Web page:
The Phylum Annelida is defined by its morphology as segmented worms. They express closed circulatory systems in the same fundamental manner that Homo sapiens do. Annelids are categorized taxonomically into many classes. A few of these classes are: Class Polychaeta, Class Clitellate and Class Echiuran. Common organisms in the Class Clitellate include Oligochaeta (earthworms) and Branchiobdellida ad Hirudinea (leeches). Ecologically, Annelids are subdivided into two classifications. Errent polychaetes express a multitude of parapodia appendages, defined heads complete with proboscis and are able to extend their bodies in order to have a greater physical surface area for gas exchange. The latter group being Sessile Tube Dwelling Annelids. These organisms contain the segmented part of their bodies within an external tube. The portion of their being that is extended is a feeding appendage that filters through the water. A great example of a Sessile Tube Dwelling Annelid is the Christmas-tree worm. Each Christmas-tree worm has two feeding appendages to filter through the water. They also have the ability to retract quickly when the worm feels threatened. Some are even photosensitive, which means when natural light is obscured by a potential predator, they automatically retreat. Sessile annelids are also inclusive of medusa worms and deep-sea thermal vents.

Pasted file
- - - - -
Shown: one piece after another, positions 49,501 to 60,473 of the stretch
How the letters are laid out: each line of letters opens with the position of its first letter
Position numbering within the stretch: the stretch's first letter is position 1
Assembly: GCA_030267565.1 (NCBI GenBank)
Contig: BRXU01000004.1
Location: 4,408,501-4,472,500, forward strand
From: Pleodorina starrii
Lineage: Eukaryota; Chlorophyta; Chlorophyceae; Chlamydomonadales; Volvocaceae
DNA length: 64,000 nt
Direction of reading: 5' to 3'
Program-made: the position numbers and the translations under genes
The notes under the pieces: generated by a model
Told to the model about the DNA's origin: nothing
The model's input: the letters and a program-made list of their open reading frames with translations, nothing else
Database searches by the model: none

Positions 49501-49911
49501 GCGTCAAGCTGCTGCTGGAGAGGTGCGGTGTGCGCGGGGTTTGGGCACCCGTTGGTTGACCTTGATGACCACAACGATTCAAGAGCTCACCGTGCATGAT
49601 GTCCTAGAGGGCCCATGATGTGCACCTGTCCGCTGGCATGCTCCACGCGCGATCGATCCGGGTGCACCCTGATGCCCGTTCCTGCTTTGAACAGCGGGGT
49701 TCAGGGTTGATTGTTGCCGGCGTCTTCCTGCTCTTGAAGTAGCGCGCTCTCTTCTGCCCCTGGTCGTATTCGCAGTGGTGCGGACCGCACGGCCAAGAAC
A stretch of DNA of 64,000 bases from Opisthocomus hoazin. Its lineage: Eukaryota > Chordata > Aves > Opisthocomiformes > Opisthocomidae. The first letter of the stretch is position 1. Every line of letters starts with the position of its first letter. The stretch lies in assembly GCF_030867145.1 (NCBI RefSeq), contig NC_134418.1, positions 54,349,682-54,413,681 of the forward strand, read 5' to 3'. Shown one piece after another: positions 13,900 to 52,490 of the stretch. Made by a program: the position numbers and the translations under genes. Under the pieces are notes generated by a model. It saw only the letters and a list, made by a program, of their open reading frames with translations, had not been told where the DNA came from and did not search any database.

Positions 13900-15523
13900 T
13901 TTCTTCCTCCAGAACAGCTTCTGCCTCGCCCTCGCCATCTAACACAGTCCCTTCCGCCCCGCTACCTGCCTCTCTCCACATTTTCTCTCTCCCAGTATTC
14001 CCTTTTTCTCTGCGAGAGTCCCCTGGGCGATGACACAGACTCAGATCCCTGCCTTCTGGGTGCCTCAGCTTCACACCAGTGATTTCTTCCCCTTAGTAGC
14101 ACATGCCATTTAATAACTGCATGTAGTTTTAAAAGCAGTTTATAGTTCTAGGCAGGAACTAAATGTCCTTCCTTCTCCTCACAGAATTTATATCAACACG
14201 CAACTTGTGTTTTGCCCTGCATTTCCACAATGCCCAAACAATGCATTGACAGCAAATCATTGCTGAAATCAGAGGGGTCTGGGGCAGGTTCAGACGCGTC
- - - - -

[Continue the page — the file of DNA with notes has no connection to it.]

Split-crown feather dusters also live in reefs like the Christmas-tree worm. They have two semi-circle crowns of radioles which form a crown with a split down the center. These worm don’t just live on the reef, they live in tubes that the worm builds from particles of sand and a “glue” that is excreted from the worms body. The crown of radioles act as gills and that capture plankton and other microscopic organisms that the worm can feed from. When threatened, feather dusters will quickly retreat back into their tubes.
In the Turks and Caicos and other locations where they are found, there is an incredible phenomenon that takes place with the Odontosyllis enopla, otherwise known as the Bermuda Fireworm. This is a small, polychaete worm found in the western Atlantic Ocean. Since they are polychaetes, their bodies consist of multiple segments, each with a pair of parapodia. Their heads have two pairs of eyes at the sides each with lenses. Each pair of eyes is orientated in a different plane. Females can grow up to 20mm while males grow up to about 12mm. Their nickname comes from the fact that they are bioluminescent when they rise to the surface during the mating period. The Bermuda Fireworm typically lives in protected rocky bottoms and they swim to the surface 2 to 3 days after each full moon to spawn. These worms are only bioluminescent during mating times. They also follow a lunar periodicity pattern, which is why the swim to the surface to mate around the time of a full moon. Lunar periodicity is typically seen in response to changes in light intensity from the sun to light intensity from the stars. Typically, the female worm appears first, swimming up from the rocky bottom to make circles at the surface. The females then give off a green glow, looking like “marine fireflies”. The glowing, though amusing for human spectators, is designed to attract the attention of males at the bottom. If you look closely, you can see the males rush up to the surface to meet the females. When the males fly up to the surface, they immediately fertilized the released eggs.